Luxury - Catalonia Excelsior
Just a short walk from Plaza de Ayuntamiento. Why not treat yourself to one of the superior rooms which even have a private plunge pool on the terrace!
On your final day in the beautiful city of Valencia, travel further afield to the trendy district of Russafa and relax by the sandy beach before heading home. Start your day by meandering through Turia Park, the former river that once used to nourish the city before the great flood. Arrive at the impressive City of Art and Sciences, where you will find the largest aquarium in Europe Oceanographic. Finish your day with a drink in the buzzing and cosmopolitan area of Russafa in the south of the city.
Bellas Artes Museum
On the outer edge of the old town, across one of the various bridges over the park, you will find the Bellas Artes Museum. The cool and sleek interior invites visitors in to wander around this grand museum, admiring everything from statues to classical paintings. The museum exhibition pays particular attention to Valencian natives such as Joaquīn Sorolla. However, there is a wide range of artists such as gothic paintings to the works of Goya. Head here to get your share of some authentic Valencian art!
Turia is a park that leads from the coast around the northern side of the old town. Historically, the park was a river that ran in from the coast. In 1957, the river famously burst its banks, tragically submerging the city in water and killing 81 people. After these events, and many more floods, the city decided to redirect the river, transforming the grounds into glorious grasslands. Walk underneath the huge arches of the bridges that once used to stand in deep waters and imagine the city as it used to be.
Museo Nacional de Cerámica
You will find the exquisite Museo Nacional de Céramic in the decadent Baroque building right in the heart of the Old Town. The grand grotto-like exterior is just a taster of the delights that are hiding inside. The museum exhibits a variety of ceramics ranging from the 15th to 20th century, predominantly from Spain. Rooms where ceramics are displayed exhibit rococo and neoclassical design, making this an incredibly aesthetic visit.
Located in the stunning City of Arts and Sciences building, you will find the largest sea life centre in Europe; Oceanographic. With other 500 species to admire, the sea life centre is a must visit for marine enthusiasts. If aquariums are not your things, simply go to admire the buildings and the surrounding area. Book tickets here and have a look at the 45,000 creatures living in this aquatic paradise.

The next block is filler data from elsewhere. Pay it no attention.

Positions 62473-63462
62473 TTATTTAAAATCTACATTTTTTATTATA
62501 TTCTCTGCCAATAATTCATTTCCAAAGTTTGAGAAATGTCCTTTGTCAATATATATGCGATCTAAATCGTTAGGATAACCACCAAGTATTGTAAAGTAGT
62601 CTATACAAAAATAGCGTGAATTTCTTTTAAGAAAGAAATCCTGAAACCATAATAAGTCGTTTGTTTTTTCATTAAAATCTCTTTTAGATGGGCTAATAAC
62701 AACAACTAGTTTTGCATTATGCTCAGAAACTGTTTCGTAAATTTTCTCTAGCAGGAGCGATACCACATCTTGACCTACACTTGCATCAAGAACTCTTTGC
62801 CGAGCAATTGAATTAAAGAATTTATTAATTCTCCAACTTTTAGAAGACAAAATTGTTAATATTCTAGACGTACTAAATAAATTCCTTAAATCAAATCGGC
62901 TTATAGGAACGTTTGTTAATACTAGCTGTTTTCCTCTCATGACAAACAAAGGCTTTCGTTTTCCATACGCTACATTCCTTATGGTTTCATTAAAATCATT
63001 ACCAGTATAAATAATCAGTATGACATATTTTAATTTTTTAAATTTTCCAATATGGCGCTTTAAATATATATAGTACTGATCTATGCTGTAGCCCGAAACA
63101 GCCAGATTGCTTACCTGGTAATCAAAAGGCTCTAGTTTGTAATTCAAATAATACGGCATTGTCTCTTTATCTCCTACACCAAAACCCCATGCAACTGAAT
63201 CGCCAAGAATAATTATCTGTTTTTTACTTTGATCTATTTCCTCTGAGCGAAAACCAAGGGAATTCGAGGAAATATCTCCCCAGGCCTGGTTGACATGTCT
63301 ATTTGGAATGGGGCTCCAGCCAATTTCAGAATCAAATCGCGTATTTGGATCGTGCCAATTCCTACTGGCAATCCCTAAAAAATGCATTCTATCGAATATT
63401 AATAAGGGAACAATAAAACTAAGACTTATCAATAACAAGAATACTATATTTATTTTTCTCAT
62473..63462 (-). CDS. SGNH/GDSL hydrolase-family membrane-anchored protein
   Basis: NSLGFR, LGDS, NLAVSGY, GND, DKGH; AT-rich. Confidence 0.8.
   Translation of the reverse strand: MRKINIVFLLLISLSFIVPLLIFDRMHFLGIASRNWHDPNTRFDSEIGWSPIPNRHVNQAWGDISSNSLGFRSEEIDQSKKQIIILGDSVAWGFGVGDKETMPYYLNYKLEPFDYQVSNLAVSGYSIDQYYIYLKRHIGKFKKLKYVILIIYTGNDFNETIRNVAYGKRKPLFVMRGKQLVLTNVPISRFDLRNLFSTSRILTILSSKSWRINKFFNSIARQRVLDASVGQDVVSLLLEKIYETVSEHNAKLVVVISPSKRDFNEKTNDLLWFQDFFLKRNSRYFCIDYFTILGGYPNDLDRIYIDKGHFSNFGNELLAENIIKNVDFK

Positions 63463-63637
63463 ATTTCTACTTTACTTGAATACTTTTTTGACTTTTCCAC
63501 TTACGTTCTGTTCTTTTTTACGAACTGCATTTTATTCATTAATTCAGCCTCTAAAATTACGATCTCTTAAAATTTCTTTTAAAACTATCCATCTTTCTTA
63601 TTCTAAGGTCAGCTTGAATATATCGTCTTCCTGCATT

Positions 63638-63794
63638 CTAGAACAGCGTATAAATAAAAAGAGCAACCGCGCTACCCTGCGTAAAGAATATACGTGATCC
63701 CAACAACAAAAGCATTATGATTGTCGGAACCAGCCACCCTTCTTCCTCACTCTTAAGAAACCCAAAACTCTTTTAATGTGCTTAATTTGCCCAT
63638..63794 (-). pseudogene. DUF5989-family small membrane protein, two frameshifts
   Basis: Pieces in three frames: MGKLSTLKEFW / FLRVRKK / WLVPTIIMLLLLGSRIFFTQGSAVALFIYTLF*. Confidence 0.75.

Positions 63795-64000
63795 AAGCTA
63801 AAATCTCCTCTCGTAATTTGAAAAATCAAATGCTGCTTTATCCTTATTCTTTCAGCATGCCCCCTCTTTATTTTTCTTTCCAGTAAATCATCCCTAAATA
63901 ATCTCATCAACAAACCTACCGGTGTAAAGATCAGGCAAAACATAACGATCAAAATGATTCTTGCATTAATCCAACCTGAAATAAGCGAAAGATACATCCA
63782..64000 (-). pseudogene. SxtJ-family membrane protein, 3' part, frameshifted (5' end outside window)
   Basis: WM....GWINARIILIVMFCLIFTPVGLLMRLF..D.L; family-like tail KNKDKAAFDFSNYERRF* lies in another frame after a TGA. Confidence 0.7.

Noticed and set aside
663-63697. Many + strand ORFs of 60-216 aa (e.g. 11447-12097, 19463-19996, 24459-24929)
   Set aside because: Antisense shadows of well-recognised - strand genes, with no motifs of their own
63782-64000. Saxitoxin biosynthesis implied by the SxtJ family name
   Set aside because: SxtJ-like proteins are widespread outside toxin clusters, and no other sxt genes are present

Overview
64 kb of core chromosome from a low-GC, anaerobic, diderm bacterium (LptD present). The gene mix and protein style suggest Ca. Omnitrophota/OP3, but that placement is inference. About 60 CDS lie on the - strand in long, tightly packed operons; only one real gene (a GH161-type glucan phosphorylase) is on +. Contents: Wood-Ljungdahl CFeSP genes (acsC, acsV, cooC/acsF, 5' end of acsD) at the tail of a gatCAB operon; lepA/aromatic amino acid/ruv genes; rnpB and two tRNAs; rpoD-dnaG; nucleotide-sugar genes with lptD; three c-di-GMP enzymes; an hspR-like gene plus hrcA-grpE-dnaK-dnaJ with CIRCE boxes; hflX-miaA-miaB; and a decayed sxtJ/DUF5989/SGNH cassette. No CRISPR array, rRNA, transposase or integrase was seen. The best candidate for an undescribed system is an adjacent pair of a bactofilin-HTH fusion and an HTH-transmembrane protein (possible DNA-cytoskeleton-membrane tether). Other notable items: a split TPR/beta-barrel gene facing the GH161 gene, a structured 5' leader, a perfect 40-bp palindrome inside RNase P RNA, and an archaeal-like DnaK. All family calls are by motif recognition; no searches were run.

City of Art and Science
The City of Arts and Sciences is undeniably an architectural marvel. The modern structure, as the name suggests, is a culmination of art and science which is made evident by the contemporary yet aesthetically pleasing design. Explore the science museum that lies within the complex to learn more about biometrics, climate change and other scientific concepts in engaging ways. Book tickets here to plan your trip in advance!
Just south of Valencia’s central station, you will find the lively district of Russafa. Here, you will find various popular bars frequented by edgy locals as well as cool veggie and vegan-friendly restaurants. If visiting during the day, take a peek at the various galleries that are scattered around the city, or visit the vintage shops such as Vintiker, Trinity Vintage or REUSED. Alternatively, visit in the evening to visit the buzzing bars such as Cuatro Monos or La Madriguera where you are guaranteed a vibrant night.
Torres de Serranos
The Torres de Serranos serve as reminders of the ancient city that Valencia once was. Built during the 14th century, these towering buildings exemplify gothic architecture at its finest. Towering over 30 metres in height, these gates were the former entrances in and out of the city, protecting the city from outside threats. Climb the towers to gain panoramic views over the city of Valencia and imagine this medieval city in action.
Despite having a historic and interesting old town, Valencia also has a variety of beaches where locals and tourists alike can sunbathe, swim or even partake in volleyball. Take a bus or tram from the city centre, and arrive at the beautiful azure coast in less than 25 minutes. Bring a towel and refreshments to enjoy the sandy beaches, or grab a drink from the surrounding beach bars. There are often markets taking place around the coast, so check beforehand- you may be able to pick up a vintage find or a new piece of jewelry to add to your collection.
Where to Stay in Valencia
Budget - Palau de Palomar
Stay in the heart of the old town near the historic Silk Exchange and Market Exchange
Mid Range - Ad Hoc Monumental 1881
A boutique 19th-century hotel, perfectly located in the antiquated old town.
Luxury - MD Design Hotel
The perfect palace to stay if you are looking for a luxury room and scenic views over Turia park.